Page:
I had spent quite a bit of time looking for a good trainer. A good resource for finding trainers near you is the Association for Pet Dog Trainers (APDT). I sat in on puppy classes of three different trainers and met with a total of four trainers in person before deciding on one. The prices of these four trainers ranged ranged from $20/class to $38/class. Although it is time consuming, I highly recommend sitting in on classes when you choose a trainer. Every trainer is different, and you should find someone who matches your own training philosophy, learning style, and dog.
I selected Heather O'Neill of Pet Solutions Unlimited for the following reasons:
- She was confident, and in turn, I had confidence in her.
- There were two trainers at the class I sat in on - herself and an additional trainer. This proved to be very useful when one dog needed help on 'down,' which all the other dogs had already mastered. The additional trainer was able to help that dog separately, while the rest of the class continued. I had not seen multiple trainers at any of the other classes I sat in on.
- She offered information on dog training that was new to me. As someone who avidly reads about dog training from online sources and books, I did not want to pay a trainer to tell me what I already know.
Manage and Replace
When people get a puppy, they achieve desirable behavior by managing the dog's environment. For instance, I put Loki in his exercise pen so that he will not pee or poop in the apartment. If a puppy likes to chew on shoes, the owner might stow away all shoes in a closet. If a dog steals socks from an open laundry basket (as Loki used to do), the owner might buy a hamper with a lid. These are all examples of managing the environment. By not letting Loki go anywhere except for his exercise pen and outside, he never has the chance to pee on the carpet. So I achieve the desirable behavior of no accidents by constant management.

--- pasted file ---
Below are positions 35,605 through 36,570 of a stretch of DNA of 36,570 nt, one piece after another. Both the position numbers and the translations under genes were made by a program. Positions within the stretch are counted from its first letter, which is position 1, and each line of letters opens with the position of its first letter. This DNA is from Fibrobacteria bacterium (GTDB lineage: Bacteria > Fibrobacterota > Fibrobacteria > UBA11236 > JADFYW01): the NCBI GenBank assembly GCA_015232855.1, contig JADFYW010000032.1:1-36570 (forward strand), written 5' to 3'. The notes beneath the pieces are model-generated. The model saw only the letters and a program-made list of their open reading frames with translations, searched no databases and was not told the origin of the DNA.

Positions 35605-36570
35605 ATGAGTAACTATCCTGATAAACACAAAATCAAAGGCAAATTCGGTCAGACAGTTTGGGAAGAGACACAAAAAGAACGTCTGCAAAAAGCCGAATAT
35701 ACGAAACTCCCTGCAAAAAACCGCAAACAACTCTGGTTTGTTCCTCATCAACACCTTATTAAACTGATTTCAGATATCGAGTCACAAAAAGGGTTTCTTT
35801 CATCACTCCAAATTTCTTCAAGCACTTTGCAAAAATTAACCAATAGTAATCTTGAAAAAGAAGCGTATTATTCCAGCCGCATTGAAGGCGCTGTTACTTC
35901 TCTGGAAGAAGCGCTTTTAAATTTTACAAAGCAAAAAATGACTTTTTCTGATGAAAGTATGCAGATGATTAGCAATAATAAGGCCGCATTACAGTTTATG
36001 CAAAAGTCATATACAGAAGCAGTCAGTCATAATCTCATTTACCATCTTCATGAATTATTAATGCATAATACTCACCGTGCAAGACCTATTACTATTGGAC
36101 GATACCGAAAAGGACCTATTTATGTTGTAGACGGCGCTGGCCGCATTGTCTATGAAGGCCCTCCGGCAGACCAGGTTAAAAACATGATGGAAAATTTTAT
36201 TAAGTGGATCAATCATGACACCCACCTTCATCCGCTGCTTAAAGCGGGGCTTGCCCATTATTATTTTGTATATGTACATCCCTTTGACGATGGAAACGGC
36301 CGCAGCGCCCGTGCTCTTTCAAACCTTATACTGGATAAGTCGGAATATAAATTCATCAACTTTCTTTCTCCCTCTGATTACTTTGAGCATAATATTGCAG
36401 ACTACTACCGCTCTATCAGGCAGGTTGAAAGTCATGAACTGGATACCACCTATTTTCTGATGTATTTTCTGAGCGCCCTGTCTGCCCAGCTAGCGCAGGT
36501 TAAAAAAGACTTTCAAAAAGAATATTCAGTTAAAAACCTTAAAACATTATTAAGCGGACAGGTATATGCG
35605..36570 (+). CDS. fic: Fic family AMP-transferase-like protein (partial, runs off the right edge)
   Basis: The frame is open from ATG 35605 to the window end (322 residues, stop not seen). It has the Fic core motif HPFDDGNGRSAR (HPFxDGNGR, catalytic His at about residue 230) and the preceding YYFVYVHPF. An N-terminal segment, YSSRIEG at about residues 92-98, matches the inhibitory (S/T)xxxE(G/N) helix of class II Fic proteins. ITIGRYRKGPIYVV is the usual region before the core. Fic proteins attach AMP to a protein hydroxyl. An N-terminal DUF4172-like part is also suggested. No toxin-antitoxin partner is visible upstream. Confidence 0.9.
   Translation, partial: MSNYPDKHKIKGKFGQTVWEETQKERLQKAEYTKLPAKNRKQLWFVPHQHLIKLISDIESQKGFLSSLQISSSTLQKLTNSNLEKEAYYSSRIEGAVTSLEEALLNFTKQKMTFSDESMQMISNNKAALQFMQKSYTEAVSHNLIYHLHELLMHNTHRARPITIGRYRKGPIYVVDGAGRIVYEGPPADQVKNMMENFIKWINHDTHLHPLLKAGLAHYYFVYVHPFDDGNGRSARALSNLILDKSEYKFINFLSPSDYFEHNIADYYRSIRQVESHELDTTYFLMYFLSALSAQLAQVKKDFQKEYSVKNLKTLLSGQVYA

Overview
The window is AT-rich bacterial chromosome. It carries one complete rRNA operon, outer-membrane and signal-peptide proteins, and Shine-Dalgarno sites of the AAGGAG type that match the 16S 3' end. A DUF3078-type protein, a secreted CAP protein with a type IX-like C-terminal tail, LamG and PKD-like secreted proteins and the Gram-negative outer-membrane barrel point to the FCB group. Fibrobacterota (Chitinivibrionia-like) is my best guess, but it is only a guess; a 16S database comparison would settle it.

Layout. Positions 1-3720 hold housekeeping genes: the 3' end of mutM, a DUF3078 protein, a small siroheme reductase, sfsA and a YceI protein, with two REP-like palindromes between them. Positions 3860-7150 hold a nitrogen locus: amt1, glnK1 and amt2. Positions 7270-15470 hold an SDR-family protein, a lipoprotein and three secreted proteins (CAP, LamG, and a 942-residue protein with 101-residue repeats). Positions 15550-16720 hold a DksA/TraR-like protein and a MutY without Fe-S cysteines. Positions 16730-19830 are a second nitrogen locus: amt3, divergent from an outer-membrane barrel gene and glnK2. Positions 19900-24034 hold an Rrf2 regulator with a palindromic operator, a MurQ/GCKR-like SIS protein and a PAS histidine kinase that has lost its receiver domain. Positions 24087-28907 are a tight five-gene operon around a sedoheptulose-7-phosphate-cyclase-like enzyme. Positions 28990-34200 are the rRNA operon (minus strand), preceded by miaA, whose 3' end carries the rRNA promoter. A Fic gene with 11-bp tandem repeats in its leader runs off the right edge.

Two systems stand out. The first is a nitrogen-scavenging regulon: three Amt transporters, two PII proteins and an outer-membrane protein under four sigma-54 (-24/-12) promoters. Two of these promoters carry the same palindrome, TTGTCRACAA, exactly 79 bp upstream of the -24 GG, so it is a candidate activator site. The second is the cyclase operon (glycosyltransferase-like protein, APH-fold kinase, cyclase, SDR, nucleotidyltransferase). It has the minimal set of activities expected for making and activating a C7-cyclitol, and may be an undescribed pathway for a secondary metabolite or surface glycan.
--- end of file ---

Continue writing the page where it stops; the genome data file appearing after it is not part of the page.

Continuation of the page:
Managing the environment works, but it requires a lot of effort and attention. Furthermore, the puppy never gets the chance to learn otherwise. If Loki is never allowed to roam freely, he doesn't have the opportunity to learn not to pee or poop on the carpet. Similarly, a dog who likes to chew on shoes, doesn't get the chance to learn not to do that if the shoes are never out. And for a dog who likes to steal socks from the laundry basket, he doesn't get the chance to learn not to do that if you have now purchased a hamper with a lid.
The advantages of teaching replaced behaviors are obvious -- the human doesn't have to work so hard managing the dog. I don't have to keep an eye on Loki all the time to make sure that he doesn't pee on the carpet. I can keep my open laundry basket and know that Loki won't steal socks. I can put my new shoe purchase on the floor without fear of them becoming a chew toy.
Managing the environment does not teach the dog, while replacing the behavior does. Managing the environment only avoids bad habits, while replacing the behavior creates good ones. The transition period between managing and replacing is gradual and takes baby steps, but it is definitely a goal to work towards. Honestly, I had always figured that I would have to manage the environment for the rest of Loki's life, but now I see that I don't have to.